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MARKER DATABASE
“Bite-Size Bits of Local, National, and Global History”
“Bite-Size Bits of Local, National, and Global History”
Richmond, Virginia — The American South (Mid-Atlantic)
 

Electric Trolley

 
 
Electric Trolley Marker image. Click for full size.
By Bernard Fisher, October 25, 2009
1. Electric Trolley Marker
Inscription. In 1888, Richmond built the first commercially successful electric trolley system in the world.

The tops of the new cars were connected to an electrical line called a "troller" and thus became known as "trolleys."

Richmond's horse-drawn carriage line was replaced in May 1888 with a trolley system powered by electricity generated at this end of the Haxall Canal. The streetcars ran for 60 years before giving way to buses and cars.
 
Erected by Richmond Riverfront Canal Walk.
 
Location. 37° 32.024′ N, 77° 26.171′ W. Marker is in Richmond, Virginia. Marker can be reached from the intersection of South 12th Street and East Byrd Street. Touch for map. This marker is on the Richmond Riverfront Canal Walk between S 12th Street and Virginia Street. Marker is in this post office area: Richmond VA 23219, United States of America.
 
Other nearby markers. At least 8 other markers are within walking distance of this marker. Christopher Newport Cross / Canal Walk (a few steps from this marker); Christopher Newport Monument (within shouting distance of this marker); Ross' Mill Race (within shouting distance of this marker); James River & Kanawha Canal (within
Electric Trolley Marker image. Click for full size.
By Bernard Fisher, October 25, 2009
2. Electric Trolley Marker
shouting distance of this marker); Tidewater Connection Locks (within shouting distance of this marker); Gallego Mill Flume (about 300 feet away, measured in a direct line); The Center of Industry in 18th and 19th Century Richmond (about 300 feet away); 13th Street Bridge (about 400 feet away). Touch for a list and map of all markers in Richmond.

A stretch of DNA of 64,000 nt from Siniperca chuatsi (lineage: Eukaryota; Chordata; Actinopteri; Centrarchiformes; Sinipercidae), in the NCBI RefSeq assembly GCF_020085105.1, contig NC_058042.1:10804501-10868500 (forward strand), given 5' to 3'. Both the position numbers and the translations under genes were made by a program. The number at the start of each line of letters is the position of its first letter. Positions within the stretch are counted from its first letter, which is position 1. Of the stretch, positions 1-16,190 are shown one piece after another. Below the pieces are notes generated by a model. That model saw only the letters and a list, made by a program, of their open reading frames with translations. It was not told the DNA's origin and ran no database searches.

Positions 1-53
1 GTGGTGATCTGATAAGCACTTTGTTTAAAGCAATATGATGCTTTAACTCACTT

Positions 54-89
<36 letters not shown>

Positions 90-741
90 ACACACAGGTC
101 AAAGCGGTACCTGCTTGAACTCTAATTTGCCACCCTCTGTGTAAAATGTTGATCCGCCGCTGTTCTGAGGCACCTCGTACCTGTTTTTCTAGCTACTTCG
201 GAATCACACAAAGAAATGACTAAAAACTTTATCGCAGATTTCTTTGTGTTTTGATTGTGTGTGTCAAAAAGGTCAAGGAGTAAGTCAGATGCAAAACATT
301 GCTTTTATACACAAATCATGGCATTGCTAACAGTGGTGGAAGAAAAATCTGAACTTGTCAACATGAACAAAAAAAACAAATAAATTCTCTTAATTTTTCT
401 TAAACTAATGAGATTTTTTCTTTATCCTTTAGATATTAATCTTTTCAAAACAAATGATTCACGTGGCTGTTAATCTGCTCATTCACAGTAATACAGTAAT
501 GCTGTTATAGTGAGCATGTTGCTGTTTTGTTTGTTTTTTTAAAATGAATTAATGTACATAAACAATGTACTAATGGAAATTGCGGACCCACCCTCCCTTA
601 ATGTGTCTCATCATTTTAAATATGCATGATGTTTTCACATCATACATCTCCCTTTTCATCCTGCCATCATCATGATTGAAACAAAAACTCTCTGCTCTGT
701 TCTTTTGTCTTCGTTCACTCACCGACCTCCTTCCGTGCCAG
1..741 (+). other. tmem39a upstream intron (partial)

Also see . . .
1. Richmondís Historic Canal Walk. Venture Richmond (Submitted on October 31, 2009, by Bernard Fisher of Mechanicsville, Virginia.) 

2. James River and Kanawha Canal Historic District. National Park Service (Submitted on October 31, 2009, by Bernard Fisher of Mechanicsville, Virginia.) 

3. A History of Richmond's Trolley. Church Hill People's News (Submitted on October 31, 2009, by Bernard Fisher of Mechanicsville, Virginia.) 

4. Father of the Trolley. Richmond Then and Now (Submitted on October 31, 2009, by Bernard Fisher of Mechanicsville, Virginia.) 
 
Categories. Industry & CommerceRailroads & StreetcarsWaterways & Vessels
 
Electric Trolleys on Broad Street image. Click for full size.
By Louis Kaufmann & Sons
3. Electric Trolleys on Broad Street
VCU Libraries Digital Collections - Rarely Seen Richmond
 
 
Credits. This page was last revised on June 16, 2016. This page originally submitted on October 31, 2009, by Bernard Fisher of Mechanicsville, Virginia. This page has been viewed 813 times since then and 29 times this year. Photos:   1, 2, 3. submitted on October 31, 2009, by Bernard Fisher of Mechanicsville, Virginia.
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